Tales My Father Told Me

dad1This is the time of year when people gather around a fire place, drink hot chocolate and swap tales. It always reminds me of my father and his gift of story telling. I guess one could call it a gift or else he was just filled with fertilizer, I’m not sure.

There were many tales of happenings before I was old enough to see with my own eyes, but there were some my mother said were true, and I had to believe her.  One story was of my father’s survival in a winter before I was born.

It seems he was always an outdoorsman from the time he was a young lad. He had snowshoed across Twitchell Pond to the back shore and was returning. According to his story, he had just reached “Elmer’s Bog”, when he went through the ice, snowshoes on and all. He managed to get out, but that part of the tale was never related. Whether he was close to shore and grabbed something or perhaps he went in where the water was shallow, I have no idea. That image of my father’s adventure often came to mind as I grew up and wondered if the ice was thick enough for skating.

There was the time he was blueberrying. Knowing full well that there were bears in that area, he carried a gun. However, he leaned it against a tree and commenced picking berries. A short time later, he heard a “commotion” and looked to see a bear coming in his direction but head to the ground. Dad stood dead still and did not move a muscle. Soon the bear was between him and his gun, but the animal kept moving ahead, apparently unaware that my father was standing motionless a few feet away. As soon as he dared, he inched his way to the tree and the gun. He said he had all the blueberries he needed and came home. At least that is the way he told it.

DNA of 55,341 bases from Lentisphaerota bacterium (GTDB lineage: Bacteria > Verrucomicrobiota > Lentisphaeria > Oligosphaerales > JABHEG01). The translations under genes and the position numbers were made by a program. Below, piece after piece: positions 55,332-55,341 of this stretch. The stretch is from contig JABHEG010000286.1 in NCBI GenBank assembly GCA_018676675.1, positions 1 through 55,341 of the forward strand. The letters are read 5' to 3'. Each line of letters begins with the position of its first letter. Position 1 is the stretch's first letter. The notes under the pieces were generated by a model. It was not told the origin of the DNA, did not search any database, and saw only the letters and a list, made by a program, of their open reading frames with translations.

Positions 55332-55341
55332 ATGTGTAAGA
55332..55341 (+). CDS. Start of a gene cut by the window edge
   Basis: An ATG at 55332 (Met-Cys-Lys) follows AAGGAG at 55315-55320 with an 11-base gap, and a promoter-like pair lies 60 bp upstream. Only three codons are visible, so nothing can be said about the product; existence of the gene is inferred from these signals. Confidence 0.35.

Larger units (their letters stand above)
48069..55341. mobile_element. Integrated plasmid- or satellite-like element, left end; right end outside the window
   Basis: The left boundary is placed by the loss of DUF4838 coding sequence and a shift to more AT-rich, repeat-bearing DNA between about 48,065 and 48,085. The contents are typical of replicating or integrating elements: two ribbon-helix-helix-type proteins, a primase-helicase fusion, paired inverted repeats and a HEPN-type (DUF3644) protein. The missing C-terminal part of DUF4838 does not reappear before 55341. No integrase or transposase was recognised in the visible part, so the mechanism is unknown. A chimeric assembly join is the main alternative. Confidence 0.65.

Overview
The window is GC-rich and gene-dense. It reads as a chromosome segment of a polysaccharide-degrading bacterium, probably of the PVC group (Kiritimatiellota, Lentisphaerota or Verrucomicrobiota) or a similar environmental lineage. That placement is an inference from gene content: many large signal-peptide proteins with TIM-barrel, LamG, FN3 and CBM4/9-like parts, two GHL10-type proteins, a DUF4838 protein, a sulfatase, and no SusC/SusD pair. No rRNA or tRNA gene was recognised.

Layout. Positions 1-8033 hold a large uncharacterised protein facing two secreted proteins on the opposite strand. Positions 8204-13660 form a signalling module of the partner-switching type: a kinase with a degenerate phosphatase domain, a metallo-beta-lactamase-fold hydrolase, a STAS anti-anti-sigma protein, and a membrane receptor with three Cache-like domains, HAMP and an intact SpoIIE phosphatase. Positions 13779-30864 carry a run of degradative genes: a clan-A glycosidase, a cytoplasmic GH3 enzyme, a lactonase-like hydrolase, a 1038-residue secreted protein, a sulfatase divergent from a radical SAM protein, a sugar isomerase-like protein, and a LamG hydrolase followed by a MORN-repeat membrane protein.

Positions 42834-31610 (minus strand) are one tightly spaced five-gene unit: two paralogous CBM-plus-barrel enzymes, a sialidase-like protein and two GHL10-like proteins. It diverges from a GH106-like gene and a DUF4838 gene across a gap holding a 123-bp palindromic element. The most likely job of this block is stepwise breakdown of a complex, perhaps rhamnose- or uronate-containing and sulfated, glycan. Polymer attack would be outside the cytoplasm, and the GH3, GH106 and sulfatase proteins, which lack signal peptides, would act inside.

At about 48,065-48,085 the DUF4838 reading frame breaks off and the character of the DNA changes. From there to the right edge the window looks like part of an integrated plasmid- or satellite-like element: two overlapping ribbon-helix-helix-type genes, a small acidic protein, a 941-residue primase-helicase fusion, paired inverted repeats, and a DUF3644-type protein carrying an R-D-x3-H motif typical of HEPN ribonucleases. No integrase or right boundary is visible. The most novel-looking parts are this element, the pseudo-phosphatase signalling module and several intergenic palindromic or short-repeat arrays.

Being raised in Greenwood Center surrounded by ponds and mountains, I think it only natural that all generations were raised to not only love the outdoors, but also know how to protect themselves. It was not only my father, but his brother, my Uncle Roy who was injured in a most unusal way.

Uncle Roy decided to go fishing with his friend, Gladys on the shore of Twitchell Pond. Gladys was not really an outdoors person, but willing to learn . This particular day Uncle was teaching her the art of casting into the blue waters of Twitchell.  After a few casts, he declared she should try it on her own and he stood to one side for the first solo attempt. Well, Gladys reared back with a mighty backhand, but the line never made it to the water. Instead it had hooked itself into Uncle’s nostril. There was much screaming, according to all reports, and fortunately Gladys extricated the hook from the nostril without any lasting facial scars. I heard the tale several times and each time my father snickered into his coffee cup.

As I grew older and spent time at our Indian Pond camp, my father made his own tales by trying outrageous acts. In spite of my mother’s pleading, he tried paddling a canoe for the first time. He got bold about the third stroke and over it went into the bog. He came up for air, shook the pickeral weed out of his hair and just dog paddled the canoe back to shore.

There was the time he was deep into a novel about old time loggers and decided he should try log rolling . I guess that’s the name of it. We stood on shore while he got on a long log and started moving it with his feet. He was quite successful for a while, twirling it around and around until success went to his head and apparently he thought he could throw in a clog or some step and over he went…again into the bog.

I feel fortunate in that I watched him line honeybees and in the fall he could go directly to the honey tree. I think it was illegal at the time, b ut he always thought anything was fair game if the end product was being used and not wasted. Maybe it was the unwritten law of the Martin family. I have no idea.

That is just a smidgeon of tales I could tell about my father….those I didn’t see with my own eyes I have to imagine were true. Others? Well, it was up to you whether you believed him or not.  Fodder for sitting around a fire and swapping tales.

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